As post-Easter exams approach, Life and Style's Jess Howlett shares her tips on how to remain motivated over EasterWritten by Guest Author on 19th March 2018
History’s Most Dangerous Fashion Trends
Life&Style writer Bethany Ball explores history's most dangerous fashion trends
During the 1700s, Arsenic was commonly used in dye. Carl Wilhelm Scheele developed copper arsenate, which was used to dye clothing bright yellows and greens. Society loved it for its brilliance and durability. German manufacturers took it one step further creating copper acetoarsenite, otherwise known as ‘Paris Green’ or ‘Emerald Green’. Danger emerged when the ladies and gentleman would start dancing in their brightly coloured garments. Sweat would transfer the dye onto their skin creating chemical burns and open sores. Additionally, dust containing the dye would fly into the air during rigorous dancing. With the poison now being airborne, it would be breathed in and would lead to vomiting, ulcers and nerve damage. To highlight how deadly this dye was, Punch in 1862, Punch released a ‘warning cartoon’ of two skeletons dancing ‘The Arsenic Waltz’.
Have you ever heard of the saying ‘mad as a hatter?’ Well many scholars associate this with industrial felt hat workers in 19th Century England. This is because they were exposed to mercury (a heavy metal) as part of their occupation and this led to Mercurial Disease. Hatters who were in constant contact with mercury would develop symptoms including tremors, extreme emotions and instability. Hats in the 1800s were usually made of fur, and this fur was made into felt using a process called ‘carroting’. The fur was put into an orange solution containing mercury nitrate, this was to separate the fur from the skins and shrink the pelt into a thin material. It took half a century before the Government would ban mercury use in hat making.
“It begins to eat away at the skin, creating blemishes, scars, headaches, nausea, muscle damage and even baldness
During the 16th and 17th Century, many men and women painted their faces white with a paste called ‘Venetian Ceruse’. Queen Elizabeth I has been thought to have worn this paste. However, this paste consisted of acetic acid, carbon dioxide and metallic lead. When combined together this created lead carbonate, a white powdery substance. When this is applied to the face, it begins to eat away at the skin, creating blemishes, scars, headaches, nausea, muscle damage and even baldness. Definitely doing more harm than good.
Another deadly makeup was the creams, soaps and blushes of the 1920s and 1930s, which contained radium bromide. A Radior advertisement in 1918 claimed “an ever-flowing Fountain of Youth and Beauty has at last been found in the Energy Rays of Radium” and that the “Radium Rays vitalize and energize all living tissue.” Applying a radioactive substance to the face likely increase the risk of cancers amongst these women, which wouldn’t have been known until later in life. Thankfully, radium make up was only on the market for 20 years.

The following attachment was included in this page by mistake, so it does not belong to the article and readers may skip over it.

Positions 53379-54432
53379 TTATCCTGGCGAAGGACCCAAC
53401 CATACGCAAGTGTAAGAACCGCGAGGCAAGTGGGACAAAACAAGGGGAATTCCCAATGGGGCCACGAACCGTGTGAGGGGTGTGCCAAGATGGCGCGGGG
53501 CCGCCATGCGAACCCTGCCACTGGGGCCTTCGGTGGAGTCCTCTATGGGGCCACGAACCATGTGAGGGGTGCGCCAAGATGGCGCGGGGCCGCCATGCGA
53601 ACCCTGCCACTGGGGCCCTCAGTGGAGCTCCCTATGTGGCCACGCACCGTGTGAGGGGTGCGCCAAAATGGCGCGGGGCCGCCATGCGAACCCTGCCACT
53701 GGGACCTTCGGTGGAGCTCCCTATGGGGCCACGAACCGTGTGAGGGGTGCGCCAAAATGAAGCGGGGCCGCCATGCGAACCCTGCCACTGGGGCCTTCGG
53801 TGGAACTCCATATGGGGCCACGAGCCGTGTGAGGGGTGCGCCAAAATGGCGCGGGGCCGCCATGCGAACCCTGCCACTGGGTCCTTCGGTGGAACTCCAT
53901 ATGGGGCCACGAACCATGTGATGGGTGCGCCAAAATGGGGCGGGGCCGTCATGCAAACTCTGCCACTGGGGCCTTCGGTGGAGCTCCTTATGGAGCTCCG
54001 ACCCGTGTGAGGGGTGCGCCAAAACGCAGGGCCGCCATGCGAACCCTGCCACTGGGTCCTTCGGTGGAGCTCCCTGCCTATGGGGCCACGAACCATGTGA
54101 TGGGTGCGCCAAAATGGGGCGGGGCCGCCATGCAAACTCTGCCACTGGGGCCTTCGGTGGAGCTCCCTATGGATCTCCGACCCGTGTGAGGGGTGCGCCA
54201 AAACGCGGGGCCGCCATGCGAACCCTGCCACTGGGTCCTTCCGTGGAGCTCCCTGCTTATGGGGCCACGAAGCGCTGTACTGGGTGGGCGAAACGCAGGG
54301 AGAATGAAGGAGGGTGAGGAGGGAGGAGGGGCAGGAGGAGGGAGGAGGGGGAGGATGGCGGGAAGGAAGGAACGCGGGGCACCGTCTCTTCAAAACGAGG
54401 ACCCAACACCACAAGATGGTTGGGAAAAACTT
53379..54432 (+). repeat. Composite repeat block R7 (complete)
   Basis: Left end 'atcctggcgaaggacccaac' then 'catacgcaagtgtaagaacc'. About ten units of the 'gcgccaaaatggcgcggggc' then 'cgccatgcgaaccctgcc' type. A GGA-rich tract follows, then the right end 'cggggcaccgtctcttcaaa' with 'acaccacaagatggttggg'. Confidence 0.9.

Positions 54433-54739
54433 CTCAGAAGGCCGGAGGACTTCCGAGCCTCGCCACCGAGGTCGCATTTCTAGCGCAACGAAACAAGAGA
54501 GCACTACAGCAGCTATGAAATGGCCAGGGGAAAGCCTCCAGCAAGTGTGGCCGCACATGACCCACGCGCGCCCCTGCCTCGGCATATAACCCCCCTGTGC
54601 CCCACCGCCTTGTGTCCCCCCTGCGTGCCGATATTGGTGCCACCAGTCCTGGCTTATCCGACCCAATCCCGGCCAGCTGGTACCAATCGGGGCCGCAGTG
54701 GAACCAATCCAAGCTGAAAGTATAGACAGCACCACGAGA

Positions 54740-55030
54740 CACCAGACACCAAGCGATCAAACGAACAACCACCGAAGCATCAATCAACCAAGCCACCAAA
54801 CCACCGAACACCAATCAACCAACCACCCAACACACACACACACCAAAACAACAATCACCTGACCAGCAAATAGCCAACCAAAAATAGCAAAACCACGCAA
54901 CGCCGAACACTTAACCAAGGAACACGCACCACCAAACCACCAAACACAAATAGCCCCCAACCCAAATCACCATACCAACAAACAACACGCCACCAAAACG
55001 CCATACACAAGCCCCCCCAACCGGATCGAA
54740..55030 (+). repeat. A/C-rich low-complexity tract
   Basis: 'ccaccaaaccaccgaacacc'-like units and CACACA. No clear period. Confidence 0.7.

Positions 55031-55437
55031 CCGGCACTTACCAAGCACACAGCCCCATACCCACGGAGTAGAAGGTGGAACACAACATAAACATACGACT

For ten centuries, Chinese women as children had to endure the horrific practise known as ‘foot-binding’. The practice was first seen in China in the 10th Century, where the emperor’s favourite concubine had her feet bound like hooves as she danced on a lotus flower. It became fashionable when other concubines followed suit. By the 12th Century, every girl who wished to marry needed to have bound feet. Girls would have their feet bound between the ages 4 – 6. The method involved bending the toes under the sole, essentially breaking the foot and this would be done every time the foot grew too large. Their feet would remain bound for the rest of their lives. Naturally, the girls would develop a peculiar walk, which would strength their hip, thigh and buttock muscles. This was considered physically attractive by the men of the era.
“The corset put pressure on their lungs, which led to a shortness of breath and fainting
Victorian women who wanted a more slender and delicate shape (that retained the size of their hips and bosom) adopted corsets. They were so popular that they became a symbol of ones morals. ‘Strait-laced women’ were respectable, but ‘loose women’ had ‘morals as loose as their lacing’. Despite how fashionable it was, it did come with its dangers. Those who wore a corset would have a ‘heaving-bosom’, indicating how the corset put pressure on their lungs, which led to a shortness of breath and fainting. In addition to that, squeezing of the waist would force organs upwards into an unnatural position leading to constipation, indigestion and even internal bleeding.
Have you ever heard of Deadly Nightshade? Well many women in the Middle Ages rubbed Deadly Nightshade in their eyes. This is because atropine, a toxin found in Deadly Nightshade, has the ability to stop your irises responding to light. It diluted women’s eyes, giving them that desirable doe-eyed look. However, by unnaturally forcing their pupils open, it would have changed their internal pressure, ultimately damaging the eye. Additionally, by having wide pupils in bright daylight, their retinas would have been exposed to an unhealthy amount of light, leading to sensory tissue damage.